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USC title a breakthrough

In their coach's first season, the Trojans get their first NCAA women's soccer crown as Tomer, Currier score to beat Florida State, 2-0.

December 10, 2007|Helene Elliott | Times Staff Writer

COLLEGE STATION, Texas -- Members of USC's women's soccer team didn't know what to expect when Ali Khosroshahin became their coach this season and made them train harder and smarter than they ever had before.

"I was excited, but at the same time a little bit nervous," forward Amy Rodriguez said. "There's always that issue that you want to bond with your coach and have that trust and have that relationship."

It took a while for the trust to form. Gradually, it became as solid as their defense and goalkeeping, and their skills became as strong as their confidence, an evolution capped Sunday with a 2-0 victory over Florida State and the program's first NCAA championship.

Sophomore Marihelen Tomer capitalized on confusion around the Seminoles' goal to head home an errant clearing pass in the 25th minute, and junior defender Janessa Currier used her left foot to slam home the ball in the 76th minute after a Florida State defender failed to clear it.

On defense, the Trojans (20-3-2) neutralized Seminoles forwards Mami Yamaguchi and Sanna Talonen most of the day, preventing them from finding the seams they had found when Florida State (18-6-3) defeated Notre Dame in the semifinals.

"The better team won today," Seminoles Coach Mark Krikorian said after his team's first appearance in the Women's College Cup final.

Khosroshahin, who previously coached at Cal State L.A. and Cal State Fullerton, became the first Division I coach to win a women's soccer title in his first season.

"When I arrived January 8th, I asked the ladies to give 100% belief and support of the plan we were going to put forth," he said.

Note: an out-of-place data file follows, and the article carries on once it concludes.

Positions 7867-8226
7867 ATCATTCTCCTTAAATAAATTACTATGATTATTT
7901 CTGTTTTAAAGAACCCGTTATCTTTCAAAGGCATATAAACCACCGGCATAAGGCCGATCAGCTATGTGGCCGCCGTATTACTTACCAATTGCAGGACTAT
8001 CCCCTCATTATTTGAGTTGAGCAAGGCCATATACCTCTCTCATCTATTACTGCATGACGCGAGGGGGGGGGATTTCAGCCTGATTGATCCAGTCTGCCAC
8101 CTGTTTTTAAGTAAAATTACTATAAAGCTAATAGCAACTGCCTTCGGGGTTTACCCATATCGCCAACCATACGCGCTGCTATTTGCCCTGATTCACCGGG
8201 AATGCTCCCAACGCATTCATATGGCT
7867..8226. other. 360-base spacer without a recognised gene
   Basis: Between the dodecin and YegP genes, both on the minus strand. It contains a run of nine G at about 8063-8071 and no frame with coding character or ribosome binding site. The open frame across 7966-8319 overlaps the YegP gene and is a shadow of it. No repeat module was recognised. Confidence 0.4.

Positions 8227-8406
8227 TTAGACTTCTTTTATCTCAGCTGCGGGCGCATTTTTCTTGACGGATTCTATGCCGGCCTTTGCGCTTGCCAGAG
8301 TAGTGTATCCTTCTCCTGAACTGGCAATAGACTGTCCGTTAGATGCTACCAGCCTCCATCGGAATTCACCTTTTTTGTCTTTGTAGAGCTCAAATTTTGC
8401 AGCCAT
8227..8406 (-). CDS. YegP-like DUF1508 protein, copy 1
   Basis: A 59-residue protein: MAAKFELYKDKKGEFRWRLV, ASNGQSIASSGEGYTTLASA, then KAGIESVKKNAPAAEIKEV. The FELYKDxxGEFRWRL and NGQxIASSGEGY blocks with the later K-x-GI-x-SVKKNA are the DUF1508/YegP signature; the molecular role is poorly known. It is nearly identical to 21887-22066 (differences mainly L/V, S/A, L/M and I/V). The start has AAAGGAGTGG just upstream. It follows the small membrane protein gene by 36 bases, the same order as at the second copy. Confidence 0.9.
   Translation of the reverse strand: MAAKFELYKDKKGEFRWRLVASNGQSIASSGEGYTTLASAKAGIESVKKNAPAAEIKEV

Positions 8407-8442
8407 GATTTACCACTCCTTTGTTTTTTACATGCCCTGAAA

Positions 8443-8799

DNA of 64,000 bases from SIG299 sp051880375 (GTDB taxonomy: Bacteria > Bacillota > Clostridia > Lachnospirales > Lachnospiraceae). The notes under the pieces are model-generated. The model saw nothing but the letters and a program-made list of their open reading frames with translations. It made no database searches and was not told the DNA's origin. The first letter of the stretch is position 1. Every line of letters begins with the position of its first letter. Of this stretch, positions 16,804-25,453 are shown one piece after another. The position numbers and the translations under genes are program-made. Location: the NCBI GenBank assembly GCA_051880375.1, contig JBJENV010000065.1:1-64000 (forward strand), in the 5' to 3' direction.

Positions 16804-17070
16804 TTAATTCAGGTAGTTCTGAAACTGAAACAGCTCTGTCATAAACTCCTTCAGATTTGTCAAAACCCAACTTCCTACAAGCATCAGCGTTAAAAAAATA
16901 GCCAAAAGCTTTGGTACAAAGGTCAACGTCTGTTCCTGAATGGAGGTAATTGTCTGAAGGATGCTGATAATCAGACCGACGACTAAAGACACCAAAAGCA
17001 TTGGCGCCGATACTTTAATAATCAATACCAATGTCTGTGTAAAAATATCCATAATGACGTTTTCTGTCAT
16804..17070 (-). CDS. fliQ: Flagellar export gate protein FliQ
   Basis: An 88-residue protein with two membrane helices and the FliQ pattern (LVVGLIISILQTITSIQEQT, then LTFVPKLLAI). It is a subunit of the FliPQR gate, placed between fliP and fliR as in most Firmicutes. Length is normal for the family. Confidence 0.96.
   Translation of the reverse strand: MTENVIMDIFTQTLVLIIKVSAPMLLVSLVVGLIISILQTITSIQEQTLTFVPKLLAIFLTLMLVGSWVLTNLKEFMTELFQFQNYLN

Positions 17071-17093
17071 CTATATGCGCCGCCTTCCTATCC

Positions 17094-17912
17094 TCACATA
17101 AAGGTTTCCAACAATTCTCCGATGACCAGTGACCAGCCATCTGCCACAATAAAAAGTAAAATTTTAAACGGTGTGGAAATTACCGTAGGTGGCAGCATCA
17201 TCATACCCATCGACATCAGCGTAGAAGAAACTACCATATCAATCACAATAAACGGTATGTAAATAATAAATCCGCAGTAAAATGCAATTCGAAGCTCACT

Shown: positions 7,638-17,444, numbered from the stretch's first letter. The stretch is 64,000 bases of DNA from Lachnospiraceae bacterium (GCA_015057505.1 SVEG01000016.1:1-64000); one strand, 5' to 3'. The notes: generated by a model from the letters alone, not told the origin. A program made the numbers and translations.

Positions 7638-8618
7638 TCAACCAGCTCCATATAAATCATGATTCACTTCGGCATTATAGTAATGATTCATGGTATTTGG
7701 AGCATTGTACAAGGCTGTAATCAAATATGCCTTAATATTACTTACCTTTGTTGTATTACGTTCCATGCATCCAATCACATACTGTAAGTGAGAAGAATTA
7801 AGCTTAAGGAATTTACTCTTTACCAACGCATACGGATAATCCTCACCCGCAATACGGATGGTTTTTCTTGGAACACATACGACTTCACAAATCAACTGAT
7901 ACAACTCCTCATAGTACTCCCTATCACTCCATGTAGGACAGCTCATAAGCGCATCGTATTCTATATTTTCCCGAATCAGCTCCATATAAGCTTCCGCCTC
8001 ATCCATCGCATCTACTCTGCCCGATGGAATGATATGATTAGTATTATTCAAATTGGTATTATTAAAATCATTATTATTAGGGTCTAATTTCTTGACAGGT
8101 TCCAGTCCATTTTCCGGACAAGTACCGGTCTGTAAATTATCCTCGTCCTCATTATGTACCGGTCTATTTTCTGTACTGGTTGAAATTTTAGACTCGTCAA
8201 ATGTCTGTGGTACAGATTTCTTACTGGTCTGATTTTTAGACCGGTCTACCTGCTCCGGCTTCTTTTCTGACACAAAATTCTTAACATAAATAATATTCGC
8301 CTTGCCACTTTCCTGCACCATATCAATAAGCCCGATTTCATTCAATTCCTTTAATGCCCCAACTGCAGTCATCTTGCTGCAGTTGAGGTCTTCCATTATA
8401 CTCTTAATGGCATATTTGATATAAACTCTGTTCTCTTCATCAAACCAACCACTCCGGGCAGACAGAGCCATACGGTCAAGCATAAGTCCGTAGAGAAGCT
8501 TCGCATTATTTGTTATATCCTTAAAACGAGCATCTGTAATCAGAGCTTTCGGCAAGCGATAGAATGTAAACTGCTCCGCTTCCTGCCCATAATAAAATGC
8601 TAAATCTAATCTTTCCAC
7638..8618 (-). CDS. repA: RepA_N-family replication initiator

"I said we'd reevaluate at the end of the year, and if the plan didn't work we'd change it.

"And thankfully, the plan worked."

The plan involved getting players into optimum shape. As they labored less, they could think more clearly, playing a heady and cohesive game that took them past the second round of the NCAA tournament for the first time.

Backed by sophomore goalkeeper Kristin Olsen, the Trojans shut out Creighton, Missouri, Florida and West Virginia before rallying to escape UCLA's huge shadow and upset the Bruins in the semifinals, 2-1, Friday. With each step, they took to heart what Khosroshahin had said all season -- that nothing matters at USC besides national championships.

Their title was the school's 107th national team title and 21st by a women's team. Eighty-five of the national titles are NCAA championships.

"At first we always had hopes we'd make it to this point," said Rodriguez, who scored both goals against UCLA and was voted the tournament's most outstanding forward.

"I don't think it became a reality until into the playoffs and we started playing well. We kept going round for round, and every game we just took teams apart. And with every game we gained such confidence.

"What got us through this last game was heart and dedication."

It helped that Tomer remembered to use her head while at close range, as she'd been taught. "It wasn't very hard, but it went in," she said.

And that Currier jumped in for the second goal when, as Krikorian said, the Seminoles "made a mess of it" while trying to clear the ball.

Khosroshahin said he had talked to USC Athletic Director Mike Garrett and joked they would "talk some business this week." His team did its part by taking care of the business of winning.

"This group, it took them a while to start believing, but when they started to believe, it's been a spectacular run," Khosroshahin said. "It's been so much fun."

Tomer, Currier and Kasey Johnson were voted to the all-tournament team. Rodriguez was voted the most outstanding player on offense, and Olsen won the honor for defense.

UCLA forward Lauren Cheney and midfielder Christina DiMartino were also named to the team.

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helene.elliott@latimes.com

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